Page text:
Veterinary technicians and assistants play key roles in the day-to-day functions of a veterinary clinic. They work alongside veterinarians, helping them as they provide care and treatment to animals. Some individuals want to work in the veterinary field, but they don’t want to become veterinarians because the educational requirements are quite extensive and not everyone can see themselves working in the field for a long period of time. Becoming a vet tech or assistant will allow you to work in the veterinary field with minimal to no schooling.
Below are a few of the differences between vet techs and assistants to help you choose which path is best suited for you.
One of the major differences between the two occupations is education. Vet techs need to obtain an education while vet assistants can be taught the skills they need on the job. Veterinary technicians must complete an associate’s degree in a veterinary technology program. Depending on the requirements of the state in which they work, some will need to pass a credentialing exam to become registered, licensed, or certified. Assistants can obtain training, if they choose, and that will result in a certification of completion with an internship at a facility. It is not mandatory, though.
Vet techs and assistants have similar roles, but their duties vary a little bit. Vet assistants normally handle routine animal care and they help veterinarians and vet techs with their daily tasks.
Vet assistants typically do the following:
- Exercise the animals
- Bathe the animals
- Clean, sterilize, and maintain kennels, examination rooms, cages, and operating rooms
- Assist veterinarians and vet technicians with lab work
- Comfort the animals
- Feed the animals
Vet techs are supervised by licensed veterinarians. They perform various medical tests and they help diagnose animals’ injuries and illnesses. They can also help out vets with surgical procedures if they have the experience and proper qualifications.
Vet techs’ typical duties include:
- Taking x-rays
- Preparing animals for surgery
- Collecting blood samples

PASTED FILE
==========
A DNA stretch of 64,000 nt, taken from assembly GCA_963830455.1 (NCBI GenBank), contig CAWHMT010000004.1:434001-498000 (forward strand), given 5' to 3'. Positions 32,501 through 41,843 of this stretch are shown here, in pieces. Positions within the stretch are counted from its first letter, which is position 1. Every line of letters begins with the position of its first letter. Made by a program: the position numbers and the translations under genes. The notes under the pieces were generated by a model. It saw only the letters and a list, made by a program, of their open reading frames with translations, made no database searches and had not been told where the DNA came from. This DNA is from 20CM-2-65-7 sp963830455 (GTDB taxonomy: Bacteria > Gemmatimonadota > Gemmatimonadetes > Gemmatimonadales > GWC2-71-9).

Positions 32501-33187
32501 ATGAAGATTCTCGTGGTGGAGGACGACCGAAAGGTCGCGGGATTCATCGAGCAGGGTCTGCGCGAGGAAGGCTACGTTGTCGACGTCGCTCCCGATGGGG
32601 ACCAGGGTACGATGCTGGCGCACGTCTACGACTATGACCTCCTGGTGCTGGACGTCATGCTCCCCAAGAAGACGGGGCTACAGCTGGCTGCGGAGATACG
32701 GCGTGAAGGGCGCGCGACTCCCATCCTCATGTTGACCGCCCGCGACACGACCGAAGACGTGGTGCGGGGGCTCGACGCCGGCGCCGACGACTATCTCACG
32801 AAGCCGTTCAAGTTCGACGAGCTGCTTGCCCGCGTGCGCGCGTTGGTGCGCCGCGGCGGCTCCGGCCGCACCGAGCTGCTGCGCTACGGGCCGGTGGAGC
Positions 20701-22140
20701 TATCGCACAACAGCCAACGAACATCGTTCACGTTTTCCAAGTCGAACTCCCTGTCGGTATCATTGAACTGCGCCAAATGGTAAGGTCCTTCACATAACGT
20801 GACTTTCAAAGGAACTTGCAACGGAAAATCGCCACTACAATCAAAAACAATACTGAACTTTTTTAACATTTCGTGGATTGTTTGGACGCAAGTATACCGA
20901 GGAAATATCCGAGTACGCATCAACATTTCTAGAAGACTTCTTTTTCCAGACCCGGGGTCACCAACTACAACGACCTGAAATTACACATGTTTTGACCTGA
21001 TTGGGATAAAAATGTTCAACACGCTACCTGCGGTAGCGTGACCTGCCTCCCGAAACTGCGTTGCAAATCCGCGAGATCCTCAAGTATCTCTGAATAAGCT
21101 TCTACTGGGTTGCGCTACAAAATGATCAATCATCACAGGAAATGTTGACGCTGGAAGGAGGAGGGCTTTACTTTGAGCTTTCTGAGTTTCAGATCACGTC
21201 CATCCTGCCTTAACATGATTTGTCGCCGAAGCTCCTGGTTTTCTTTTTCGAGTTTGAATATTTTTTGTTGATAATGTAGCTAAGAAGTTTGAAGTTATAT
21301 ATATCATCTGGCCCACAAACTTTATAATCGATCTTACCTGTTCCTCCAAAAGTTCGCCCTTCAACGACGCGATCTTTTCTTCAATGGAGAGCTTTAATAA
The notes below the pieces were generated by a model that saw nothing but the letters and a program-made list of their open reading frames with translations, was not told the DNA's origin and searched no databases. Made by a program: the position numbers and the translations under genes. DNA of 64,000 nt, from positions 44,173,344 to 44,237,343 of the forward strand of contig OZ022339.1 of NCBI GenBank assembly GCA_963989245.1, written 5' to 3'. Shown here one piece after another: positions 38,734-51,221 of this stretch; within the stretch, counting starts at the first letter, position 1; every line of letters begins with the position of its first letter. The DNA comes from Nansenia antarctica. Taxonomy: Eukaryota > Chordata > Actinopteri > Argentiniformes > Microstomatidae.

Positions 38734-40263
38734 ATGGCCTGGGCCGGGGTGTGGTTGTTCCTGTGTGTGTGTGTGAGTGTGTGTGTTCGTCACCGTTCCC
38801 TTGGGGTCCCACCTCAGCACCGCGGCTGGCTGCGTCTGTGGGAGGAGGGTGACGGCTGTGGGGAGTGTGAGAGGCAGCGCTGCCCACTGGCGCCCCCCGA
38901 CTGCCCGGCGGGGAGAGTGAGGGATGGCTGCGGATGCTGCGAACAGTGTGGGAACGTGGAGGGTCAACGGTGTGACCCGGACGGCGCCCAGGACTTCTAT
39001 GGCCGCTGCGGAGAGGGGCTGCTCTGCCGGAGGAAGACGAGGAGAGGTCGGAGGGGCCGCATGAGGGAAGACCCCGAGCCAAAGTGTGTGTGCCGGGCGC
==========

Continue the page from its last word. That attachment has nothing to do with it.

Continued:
- Administering medicine or anesthesia
- Assisting with surgical procedures
- Monitoring hospitalized animals
Veterinary assistants do not need a formal education. Generally, they can start working in an animal hospital or clinic right out of high school. Most clinics provide on-the-job training. If individuals want more credentials and specialized training, they can earn an Approved Veterinary Assistant (AVA) certification. This will better prepare them for the job, but the certification is not required.
Veterinary technicians, on the other hand, need some education and experience prior to starting. They usually have to complete a post-secondary education program, like a two-year associate’s degree. Every state has different requirements and regulations, though. Some states will also require techs to pass a separate exam to become certified, registered, or even licensed.
The Bureau of Labor Statistics, U.S. Department of Labor projects a roughly 16 percent increase in the need for both vet assistants and vet techs in the U.S. between 2019 and 2029. This is faster than the average for all occupations. Increased pet-related spending is expected to drive employment in the veterinary services industry, which employs vet techs and assistants. The demand for both of these occupations will continue in the years to come as the demand for the procedures increases.
Where to work
After completing your training program, there are a few places where you could work. You can work in private clinics and animal hospitals. You may also work in animal control offices, laboratories, colleges and universities, and humane societies. As you gain more experience in the field, you will have more opportunities and options to choose from.
Regardless of the career path that you choose, both occupations are equally as important. They are a major part of the medical team, and without these roles, it would be a lot harder for veterinarians to do their job. Becoming a vet tech or assistant provides a stepping stone to those who want to work in the veterinary field.